Nokia N900 review: A new hope
Pretty basic phonebook
Nokia N900's phonebook is hardly the most functional we have ever seen. In fact when you launch it from the phone application it looks a bit better, packing a letter search at the side.
When you open the main phonebook however you can only choose whether contacts should be ordered by first, last name or nickname. Searching here is only done by gradual typing of some of the contact's names. Grouping contacts is also possible.
Nokia N900 offers integration of the most popular instant messaging clients out there in the phonebook. Additionally, if you enter, say, a contact's Skype account to their details you will be also offered a choice between a regular and a Skype call the next time you want to dial that contact.
Editing a contact offers a good variety of preset fields but not as good as the Nokia S60 handsets. Yet we don't think the difference will be perceivable in real life usage. And you can still replicate each field as many times as you want.
An interesting omission is the option to assign specific ringtones to particular contacts. But we think that can be easily fixed in future software revisions.
The Nokia N900 doesn't have a call log in the classical meaning of the word. There isn't a dedicated application for that but the phone app shows all your recent communication as a scrollable list. Additionally when you look at a single contact's details in the phonebook you can check your past communications with that contact.
Telephony has room for improvement
We are really pleased with the in-call performance of Nokia N900. Reception was really clear and there were no interferences whatsoever. Only the earpiece wasn't as loud as most other Nokia handsets we have tested but it isn't too bad either.
Unfortunately, neither smart or voice dialing is an option with the N900 at this stage. Another pretty comfortable feature omitted by Nokia that we hope will make its way to the device in the near future. A third party app and a feature added by a firmware upgrade are both options and we hope at least one of them gets to the market soon.
Thanks to the built-in proximity sensor the Nokia N900 automatically turns off its display when you hold it against your face during a call. Once you take it away the display is reactivated so you can easily interact with the phone.
There is also the so-called turn-to-mute functionality on the N900 thanks to the accelerometer. All you need to do in order to mute an incoming call is flip the phone over.
A really cool innovative feature of the N900 allows the phone application to automatically start when you turn the phone to portrait mode. This feature is switched off by default and will probably be sacrificed altogether when portrait mode becomes available throughout the interface but it works pretty cool now.
There are four big buttons available when you are in a call - speaker, mute, hold, dial pad and end call. There's also a shortcut to the task manager which send the active call to background.
We also ran our traditional loudspeaker test on Nokia N900. The handset didn't break any glass around the office but still managed to achieve a "Good" mark. That means that you are okay in most cases, but need to keep an eye on the phone in extremely noisy environments.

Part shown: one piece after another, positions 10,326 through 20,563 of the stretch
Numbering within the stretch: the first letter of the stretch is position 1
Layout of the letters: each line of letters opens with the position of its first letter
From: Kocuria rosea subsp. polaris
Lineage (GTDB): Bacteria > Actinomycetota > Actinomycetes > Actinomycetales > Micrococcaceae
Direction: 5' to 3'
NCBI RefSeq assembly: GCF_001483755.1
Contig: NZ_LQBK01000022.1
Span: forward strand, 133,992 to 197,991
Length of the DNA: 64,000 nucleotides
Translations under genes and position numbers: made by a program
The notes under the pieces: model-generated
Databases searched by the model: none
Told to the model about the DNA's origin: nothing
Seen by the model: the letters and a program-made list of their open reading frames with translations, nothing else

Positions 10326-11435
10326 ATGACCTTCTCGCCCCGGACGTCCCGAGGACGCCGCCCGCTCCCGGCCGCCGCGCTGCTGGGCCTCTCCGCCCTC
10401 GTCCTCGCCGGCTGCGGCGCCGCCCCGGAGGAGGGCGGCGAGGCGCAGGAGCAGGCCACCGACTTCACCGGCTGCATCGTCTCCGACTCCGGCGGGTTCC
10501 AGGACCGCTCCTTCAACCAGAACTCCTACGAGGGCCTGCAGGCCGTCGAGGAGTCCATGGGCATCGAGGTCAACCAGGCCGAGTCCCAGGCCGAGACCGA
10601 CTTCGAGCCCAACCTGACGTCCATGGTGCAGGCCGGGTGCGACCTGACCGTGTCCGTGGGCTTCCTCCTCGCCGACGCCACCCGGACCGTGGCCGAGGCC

|Speakerphone test||Voice, dB||Ringing ||Overall score|
|HTC Touch Pro2||74.6||70.0||78.1||Very Good|
|HTC Touch HD||77.7||73.7||76.7||Excellent|
More info on our test can be found here.
Messaging: it's got all but MMS covered
Coming with a full QWERTY keyboard the Nokia N900 will naturally be regarded as a good choice for heavy texters. Indeed the handset is a pretty powerful messaging tool but there are a few limitations when compared to its S60 siblings and some other competitors.
For one Nokia N900 doesn't support MMS, which leaves SMS and email as your only messaging options. The audio messaging available on the S60 devices is understandably unavailable too as it is merely a type of MMS. Whether or not that matters to you or not is not something for us to say but it's good to have in mind when comparing options.
The SMS editor has a counter, indicating the number of characters left to the limit of 160. Naturally, you can also activate delivery reports to confirm that your message has reached its addressee.
When you are exiting the message editor without having sent the message, the Nokia N900 saves it and the next time you enter the editor resumes form where you left. It's can be irking at times when you want to save message as a draft and start another one but in the other cases that's the more comfortable solution.
The email client is also pretty nice on the Nokia N900 although its easy setup process isn't as easy as it was on the Nokia N97. We needed to enter a few of the settings manually in addition to the username and password.
For example, the handset filled our POP3 and SMTP servers automatically but left to us to activate the SSL protocol manually (Gmail works only over SSL encrypted connections).
There is no problem setting up multiple email accounts, which co-exist peacefully on the Nokia N900.
The client downloads the entire messages automatically so there is no option to get only the headers if you're stingy with the data traffic. You can enable the handset to check your mail at a given interval or when WLAN is available. The messaging format (HTML or plain text) is also customizable.
There is also support for attachments and you can open any incoming documents or other files with the suitable Nokia N900 applications. Signatures can be activated and customized too.
Finally, we need to mention that Nokia N900 offers a virtual QWERTY keyboard for text input in addition to the regular one. We cannot see too many cases where its use is justified, which explains why it is turned off by default but if you think otherwise, feel free to use it.
The N900 doesn't have handwriting recognition though, despite there's a stylus onboard.